The Health Sector Needs No Drones

Posted on: June 20, 2018, by :

THE AFRICAN CENTRE FOR HEALTH POLICY RESEARCH AND ANALYSIS (ACH-PRA)

was very much elated to hear Ghana’s Vice President, Dr. Mahamud Bawumia promised to introduce the use of trending technology (drones) in the delivery of health service in remote areas of Ghana. This is a clear indication that the Vice President (VP) and for that matter the government of Ghana understands the challenges of the health sector as faced by both health care givers and patients alike, especially in our remote communities. It thus reveals government’s acknowledgement of the low-quality of care being delivered to patients in these parts of the country. ACH-PRA therefore lauds government’s intention to help improve health care even in the remote areas of Ghana. However, the chosen mode of intervention (introduction of drones to improve upon the availability of blood and emergency drugs at remote health facilities) is not only unrealistic but also untenable as a remedy to the problem identified. This article therefore demonstrates this opinion.

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5 thoughts on “The Health Sector Needs No Drones

  1. There are times i feel like this country is finished for ever. The day i heard about these drones I felt so sick and vowed never to contribute on any political issues in this country. unfortunately i have to break my vow because someone or a higher institution like ACH-PRA is condemning the same thing today. The whole of Ghana has 50 working ambulances. There is a huge deficiency that is causing human lives on daily basis. We did not hear of any research into difficulties in distribution of drugs an how many people are dying as a result of that and all of a sudden our vice president as usual in the effort of scoring political points think we need drones to deliver drugs. Unless of course these drones are big enough to transport a patient for one hospital to another, i don’t see the need.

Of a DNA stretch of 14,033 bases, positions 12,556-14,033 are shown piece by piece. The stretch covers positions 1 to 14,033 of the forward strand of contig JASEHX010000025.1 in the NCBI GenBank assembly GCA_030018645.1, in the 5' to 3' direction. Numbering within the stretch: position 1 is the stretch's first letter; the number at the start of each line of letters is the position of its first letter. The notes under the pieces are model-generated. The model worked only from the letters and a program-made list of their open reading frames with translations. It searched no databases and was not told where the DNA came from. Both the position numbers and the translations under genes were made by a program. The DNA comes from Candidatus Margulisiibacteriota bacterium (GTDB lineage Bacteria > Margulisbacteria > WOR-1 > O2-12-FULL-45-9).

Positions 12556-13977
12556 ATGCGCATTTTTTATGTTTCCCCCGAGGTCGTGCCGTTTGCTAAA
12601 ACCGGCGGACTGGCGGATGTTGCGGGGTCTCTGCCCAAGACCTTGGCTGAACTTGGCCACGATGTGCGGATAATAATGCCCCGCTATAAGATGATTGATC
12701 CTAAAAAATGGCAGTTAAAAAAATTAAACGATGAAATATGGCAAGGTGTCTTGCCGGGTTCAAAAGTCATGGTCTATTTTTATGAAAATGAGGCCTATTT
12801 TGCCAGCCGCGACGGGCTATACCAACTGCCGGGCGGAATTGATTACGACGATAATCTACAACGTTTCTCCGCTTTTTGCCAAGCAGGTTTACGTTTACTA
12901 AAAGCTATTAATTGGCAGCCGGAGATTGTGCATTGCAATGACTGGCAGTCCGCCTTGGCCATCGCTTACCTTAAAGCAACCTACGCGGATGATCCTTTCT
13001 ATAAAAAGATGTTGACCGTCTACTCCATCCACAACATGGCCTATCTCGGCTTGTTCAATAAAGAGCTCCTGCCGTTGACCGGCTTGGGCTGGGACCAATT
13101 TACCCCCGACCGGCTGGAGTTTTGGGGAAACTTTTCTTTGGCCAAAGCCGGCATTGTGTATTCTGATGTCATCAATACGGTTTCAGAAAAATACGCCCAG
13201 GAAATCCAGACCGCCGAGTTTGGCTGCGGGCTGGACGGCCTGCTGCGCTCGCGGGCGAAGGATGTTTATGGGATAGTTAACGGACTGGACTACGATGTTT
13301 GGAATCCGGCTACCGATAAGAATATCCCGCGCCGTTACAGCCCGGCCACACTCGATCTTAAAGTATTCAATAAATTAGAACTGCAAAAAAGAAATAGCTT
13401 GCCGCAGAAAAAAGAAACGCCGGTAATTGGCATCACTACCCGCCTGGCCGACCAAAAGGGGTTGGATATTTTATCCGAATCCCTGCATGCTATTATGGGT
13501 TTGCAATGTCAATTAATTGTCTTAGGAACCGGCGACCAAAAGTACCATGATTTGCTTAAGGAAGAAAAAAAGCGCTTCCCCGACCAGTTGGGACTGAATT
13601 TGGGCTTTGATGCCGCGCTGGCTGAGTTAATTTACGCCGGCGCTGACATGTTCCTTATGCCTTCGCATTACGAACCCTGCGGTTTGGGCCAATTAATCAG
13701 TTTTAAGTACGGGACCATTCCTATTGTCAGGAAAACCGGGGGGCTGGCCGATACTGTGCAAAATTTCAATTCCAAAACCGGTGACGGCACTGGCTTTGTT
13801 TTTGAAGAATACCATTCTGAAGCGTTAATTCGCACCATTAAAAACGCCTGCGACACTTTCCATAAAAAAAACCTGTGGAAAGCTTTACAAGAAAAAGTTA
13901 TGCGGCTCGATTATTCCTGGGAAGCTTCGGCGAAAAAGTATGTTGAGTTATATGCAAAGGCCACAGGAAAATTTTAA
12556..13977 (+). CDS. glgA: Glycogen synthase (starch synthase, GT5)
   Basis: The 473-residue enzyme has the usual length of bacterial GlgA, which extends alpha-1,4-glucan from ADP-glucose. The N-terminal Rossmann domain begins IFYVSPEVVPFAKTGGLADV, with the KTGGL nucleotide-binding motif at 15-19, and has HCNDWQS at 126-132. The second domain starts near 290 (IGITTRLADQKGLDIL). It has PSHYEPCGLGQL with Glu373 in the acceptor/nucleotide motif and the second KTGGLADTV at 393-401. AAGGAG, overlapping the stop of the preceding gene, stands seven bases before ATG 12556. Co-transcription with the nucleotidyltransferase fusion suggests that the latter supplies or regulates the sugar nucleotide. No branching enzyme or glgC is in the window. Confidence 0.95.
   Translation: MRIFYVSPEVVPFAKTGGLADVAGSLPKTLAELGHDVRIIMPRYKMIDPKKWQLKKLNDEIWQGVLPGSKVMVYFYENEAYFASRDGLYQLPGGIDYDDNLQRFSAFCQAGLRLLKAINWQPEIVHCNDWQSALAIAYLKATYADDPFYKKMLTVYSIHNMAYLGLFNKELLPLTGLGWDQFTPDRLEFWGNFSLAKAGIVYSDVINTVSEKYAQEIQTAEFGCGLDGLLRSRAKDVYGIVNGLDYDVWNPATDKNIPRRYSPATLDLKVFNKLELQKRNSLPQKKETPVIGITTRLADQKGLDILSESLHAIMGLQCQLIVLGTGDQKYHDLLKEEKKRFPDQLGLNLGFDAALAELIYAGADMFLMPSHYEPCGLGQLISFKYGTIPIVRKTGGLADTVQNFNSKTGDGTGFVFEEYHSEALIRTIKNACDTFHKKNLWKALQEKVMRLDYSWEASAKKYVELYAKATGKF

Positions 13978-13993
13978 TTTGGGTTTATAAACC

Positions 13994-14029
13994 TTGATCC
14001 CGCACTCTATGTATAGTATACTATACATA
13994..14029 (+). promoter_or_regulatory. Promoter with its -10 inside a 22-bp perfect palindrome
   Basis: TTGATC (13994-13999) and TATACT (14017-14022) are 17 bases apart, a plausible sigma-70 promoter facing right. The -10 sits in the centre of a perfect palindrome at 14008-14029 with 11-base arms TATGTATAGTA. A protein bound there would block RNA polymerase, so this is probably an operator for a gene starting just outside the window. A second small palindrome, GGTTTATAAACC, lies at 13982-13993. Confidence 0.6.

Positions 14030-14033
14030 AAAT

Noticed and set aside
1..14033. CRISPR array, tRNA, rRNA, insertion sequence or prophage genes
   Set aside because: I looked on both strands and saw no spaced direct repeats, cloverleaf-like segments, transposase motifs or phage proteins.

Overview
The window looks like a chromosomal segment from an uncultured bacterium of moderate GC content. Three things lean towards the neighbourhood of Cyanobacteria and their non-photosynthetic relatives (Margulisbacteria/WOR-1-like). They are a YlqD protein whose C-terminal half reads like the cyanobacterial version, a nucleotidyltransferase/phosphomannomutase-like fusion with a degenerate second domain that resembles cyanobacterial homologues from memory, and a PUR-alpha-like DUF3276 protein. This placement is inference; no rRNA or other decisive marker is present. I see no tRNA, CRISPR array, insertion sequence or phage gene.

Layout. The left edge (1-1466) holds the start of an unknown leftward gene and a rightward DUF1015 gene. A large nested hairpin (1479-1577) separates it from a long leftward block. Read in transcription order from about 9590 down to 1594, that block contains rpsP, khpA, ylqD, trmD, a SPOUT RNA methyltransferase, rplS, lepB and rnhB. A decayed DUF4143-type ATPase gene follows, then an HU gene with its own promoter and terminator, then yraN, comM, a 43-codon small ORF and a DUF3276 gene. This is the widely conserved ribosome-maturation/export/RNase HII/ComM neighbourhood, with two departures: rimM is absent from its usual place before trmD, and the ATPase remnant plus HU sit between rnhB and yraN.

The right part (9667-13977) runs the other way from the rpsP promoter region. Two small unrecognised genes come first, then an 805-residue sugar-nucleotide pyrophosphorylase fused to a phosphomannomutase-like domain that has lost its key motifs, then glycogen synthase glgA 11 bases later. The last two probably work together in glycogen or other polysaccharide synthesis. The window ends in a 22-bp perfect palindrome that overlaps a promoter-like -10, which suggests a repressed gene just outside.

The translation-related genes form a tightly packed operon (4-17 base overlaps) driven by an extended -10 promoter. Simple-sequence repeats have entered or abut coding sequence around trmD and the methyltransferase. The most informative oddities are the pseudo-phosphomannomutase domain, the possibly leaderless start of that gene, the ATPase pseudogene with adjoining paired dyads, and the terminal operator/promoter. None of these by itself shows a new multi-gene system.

Poor Ghana suffering in the hands of politicians.

  2. Nice publication, I hope the health ministry and government of Ghana will take honest interest of this article.

  3. Fantastic pieces. Thank u SCH-PRA for this writeup. Mr vice PREZ n him min of Health did u seek the consultation from ur party invisibe forces or Delta forces ir what?
    I cant think far.

  4. Adding a little to this discussion; Health Care in our country has many outstanding issues none of which probably has anything to do with drones.
    1. Deaths from the ‘no-bed’ syndrome. Hospitals and clinics need enough spaces and beds to house the high numbers of patients
    2. Terrible behaviors of some health workers. We have nurses slapping patients and some getting so busy on social media during work hours that patients are dying from lack of attention
    3. Insurance & Cash-and-carry system. With no doubt, the health sector should have probably been the only part of our economy to be free from cash and carry. We still have issues with health insurance and people are dying because they have no money to pay for services upfront.
    Let’s set our priorities right! It’s not about impressing the people with modern technology especially if it’s far from solving our issues. Drones can’t fix terrible nurses and doctors. Drones can’t provide beds

  5. The health of Ghanaians is never safe under our political leaders ,The Director General for Ghana health service,should be appointed base on political affiliation. so that he/she can always advice the government accordingly

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